For everything there is a season, and a time for every matter under heaven:
…a time to keep silence, and a time to speak – Ecclesiastes 3:7b
Recently, I’ve found myself trying to be wise and use discernment on when to speak up and when to shut up on social media on a number of important issues, including sexuality, doctrine and politics. Do you ever struggle with this? Do you ever see something posted on Twitter or Facebook that is contrary to your view and you feel compelled to enter into the discussion, whether it is “liking” or retweeting a comment, or adding your own comment? In general, I think that people are likely to post comments on social media that they might never say to your face. Have we become addicted to outrage?
The issues mentioned above are ones in which there is a great deal of diversity of thought and passion among Christians. How can we represent Christ well in our interactions online? When should we speak up and when is it better to shut up? I want to have a teachable, not a critical spirit, here.
Some months back I wrote an article “Confessions of a (Recovering) Elder Brother”. In that article I wrote about doctrinal pride and a critical or judgmental spirit, both of which are problems for me when I read something posted on social media that I disagree with on an issue that is important to me.
I am an elder in my church. 1 Timothy 3: 1-7 lists qualifications for elders, several of which are applicable to how I engage on social media. These include such things as being self-controlled, respectful, not quarrelsome and well thought of by outsiders (those outside of the church). Titus 1: 5-9 adds that elders are to be disciplined and not quick-tempered. I have to keep these qualifications in mind as I go about my social media communications on “hot button” issues.
Thomas Kidd has written that online communication is uniquely susceptible to bad judgments and overreactions. His suggestion is that you should wait to respond when you feel irritated or provoked. If you are getting ready to send a tweet, e-mail, or other message that has any potential to be misinterpreted or damaging if not handled correctly, wait before sending. He tells us that just a bit more time and perspective can save us from saying some really stupid things.
I was recently helped in this area by watching this roundtable discussion on “How to Disagree” with Tim Keller, Michael Horton and Matt Chandler. They stress the importance of relationship, and also not assuming “slippery slope” intentions on others. I would also add that we should not assume someone’s public silence is tacit agreement.
So let’s start with some clear cut examples. When to speak up? Adam in the garden of Eden. He would have saved us a world of hurt!
When to shut up? Maxwell the Geico spokespig:
I think I’ll get all Likes and Thumbs Up on those examples. But it would be nice to have some guiding principles when your finger is poised on the ‘Post’ button.
- In an article by Jonathan Parnell he states, “… all Christians should stand up and tell it like they see it. Let the chips fall where they will. Don’t worry if the public doesn’t even agree with your most basic assumptions. Your job is not to win. Your job is not to control this society. Your job is to say what God wants said.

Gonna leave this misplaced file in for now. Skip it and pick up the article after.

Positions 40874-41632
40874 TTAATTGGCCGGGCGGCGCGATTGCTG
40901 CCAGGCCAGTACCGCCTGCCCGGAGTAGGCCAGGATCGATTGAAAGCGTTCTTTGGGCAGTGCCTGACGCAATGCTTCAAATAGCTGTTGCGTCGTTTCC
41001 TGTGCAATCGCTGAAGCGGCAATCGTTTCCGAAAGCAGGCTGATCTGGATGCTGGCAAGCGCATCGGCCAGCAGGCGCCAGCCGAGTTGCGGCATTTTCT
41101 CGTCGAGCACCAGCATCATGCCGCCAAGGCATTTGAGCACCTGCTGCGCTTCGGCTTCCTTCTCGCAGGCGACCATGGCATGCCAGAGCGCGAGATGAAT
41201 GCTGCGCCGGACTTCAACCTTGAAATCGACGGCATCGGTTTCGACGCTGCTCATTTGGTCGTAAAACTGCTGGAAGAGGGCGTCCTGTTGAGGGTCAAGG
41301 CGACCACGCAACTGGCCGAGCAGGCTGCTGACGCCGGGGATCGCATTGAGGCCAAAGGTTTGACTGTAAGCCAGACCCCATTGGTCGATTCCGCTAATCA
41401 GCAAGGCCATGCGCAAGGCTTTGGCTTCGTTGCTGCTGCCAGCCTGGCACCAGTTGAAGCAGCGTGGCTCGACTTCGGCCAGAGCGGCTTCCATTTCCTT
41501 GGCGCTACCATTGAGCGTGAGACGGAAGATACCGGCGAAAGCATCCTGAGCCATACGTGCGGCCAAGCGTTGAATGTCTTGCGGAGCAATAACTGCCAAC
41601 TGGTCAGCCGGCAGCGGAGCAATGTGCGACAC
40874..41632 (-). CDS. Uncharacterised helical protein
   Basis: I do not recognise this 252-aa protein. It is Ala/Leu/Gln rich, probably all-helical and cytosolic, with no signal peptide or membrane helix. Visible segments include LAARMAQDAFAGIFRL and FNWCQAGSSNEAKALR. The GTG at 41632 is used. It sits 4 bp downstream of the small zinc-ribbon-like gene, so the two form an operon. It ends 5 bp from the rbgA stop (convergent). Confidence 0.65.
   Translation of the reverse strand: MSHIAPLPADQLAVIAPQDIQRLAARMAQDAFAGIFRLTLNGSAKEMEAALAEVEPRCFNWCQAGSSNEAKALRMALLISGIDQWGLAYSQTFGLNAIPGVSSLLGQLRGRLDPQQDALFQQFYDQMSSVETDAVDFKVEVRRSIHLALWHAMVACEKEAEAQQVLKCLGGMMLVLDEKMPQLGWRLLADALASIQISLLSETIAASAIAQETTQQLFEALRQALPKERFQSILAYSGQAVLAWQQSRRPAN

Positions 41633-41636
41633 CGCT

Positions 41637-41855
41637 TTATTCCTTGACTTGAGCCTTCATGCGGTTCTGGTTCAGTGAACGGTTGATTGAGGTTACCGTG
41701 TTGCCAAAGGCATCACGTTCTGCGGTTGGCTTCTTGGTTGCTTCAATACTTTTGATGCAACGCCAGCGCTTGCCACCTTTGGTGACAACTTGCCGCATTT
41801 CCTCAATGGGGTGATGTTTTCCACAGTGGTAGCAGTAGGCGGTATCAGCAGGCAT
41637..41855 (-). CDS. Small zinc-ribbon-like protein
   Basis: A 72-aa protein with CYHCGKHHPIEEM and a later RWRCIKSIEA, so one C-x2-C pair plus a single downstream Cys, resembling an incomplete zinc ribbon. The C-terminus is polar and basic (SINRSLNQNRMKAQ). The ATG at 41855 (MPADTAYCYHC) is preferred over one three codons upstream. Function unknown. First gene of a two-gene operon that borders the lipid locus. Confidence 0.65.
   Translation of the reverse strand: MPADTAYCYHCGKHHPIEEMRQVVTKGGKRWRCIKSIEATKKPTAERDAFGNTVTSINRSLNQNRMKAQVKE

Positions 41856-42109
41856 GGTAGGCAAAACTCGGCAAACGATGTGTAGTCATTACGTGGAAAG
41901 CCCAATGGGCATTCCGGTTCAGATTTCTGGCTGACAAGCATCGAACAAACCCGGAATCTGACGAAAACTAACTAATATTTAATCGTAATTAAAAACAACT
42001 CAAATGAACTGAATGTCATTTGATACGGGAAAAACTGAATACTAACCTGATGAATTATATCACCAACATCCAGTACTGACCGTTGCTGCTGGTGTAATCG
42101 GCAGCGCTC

The Bible says that the law of God is written on the heart of every person (Romans 1:32; 2:15). It says that everyone is created in God’s image (Genesis 1:27). There is reason to believe, then, that your witness to the truth — about abortion, or any other issue — will trigger something deep inside of people.”
- Be wise in the way you act toward outsiders; make the most of every opportunity. Let your conversation be always full of grace, seasoned with salt, so that you may know how to answer everyone. – Colossians 4:5-6
- First they came for the Socialists, and I did not speak out—
Because I was not a Socialist.
Then they came for the Trade Unionists, and I did not speak out—
Because I was not a Trade Unionist.
Then they came for the Jews, and I did not speak out—
Because I was not a Jew.
Then they came for me—and there was no one left to speak for me.
~ German Lutheran pastor Martin Niemöller
- Speak up for those who cannot speak for themselves,
for the rights of all who are destitute.
Speak up and judge fairly;
defend the rights of the poor and needy. – Proverbs 31:8-9
- If a wise man has an argument with a fool,
the fool only rages and laughs, and there is no quiet.
A fool gives full vent to his spirit,
but a wise man quietly holds it back. – Proverbs 29: 9, 11
- James tells us that the tongue is a fire (James 3:6). On this verse, the Reformation Study Bible tells us “An uncontrolled tongue is likened to a fire that rages out of control. Evil speech (including blasphemy, gossip, slander, lying, false vows, and the like) has the power to spoil, stain, and corrupt the entire moral character of a person”.
- Tim Keller writes in his book God’s Wisdom for Navigating Life, “According to Jesus, all words – good and bad – are indicators of our heart”. He goes on to state “An abrasive tongue, a lying tongue, a foolish tongue – all of these are signs of a person who has resentment, dishonesty, and pride in his or her own heart”.
These tips from Scripture, and some wise leaders can help us to be wise in determining whether we should speak up or shut up. What other thoughts do you have on this subject?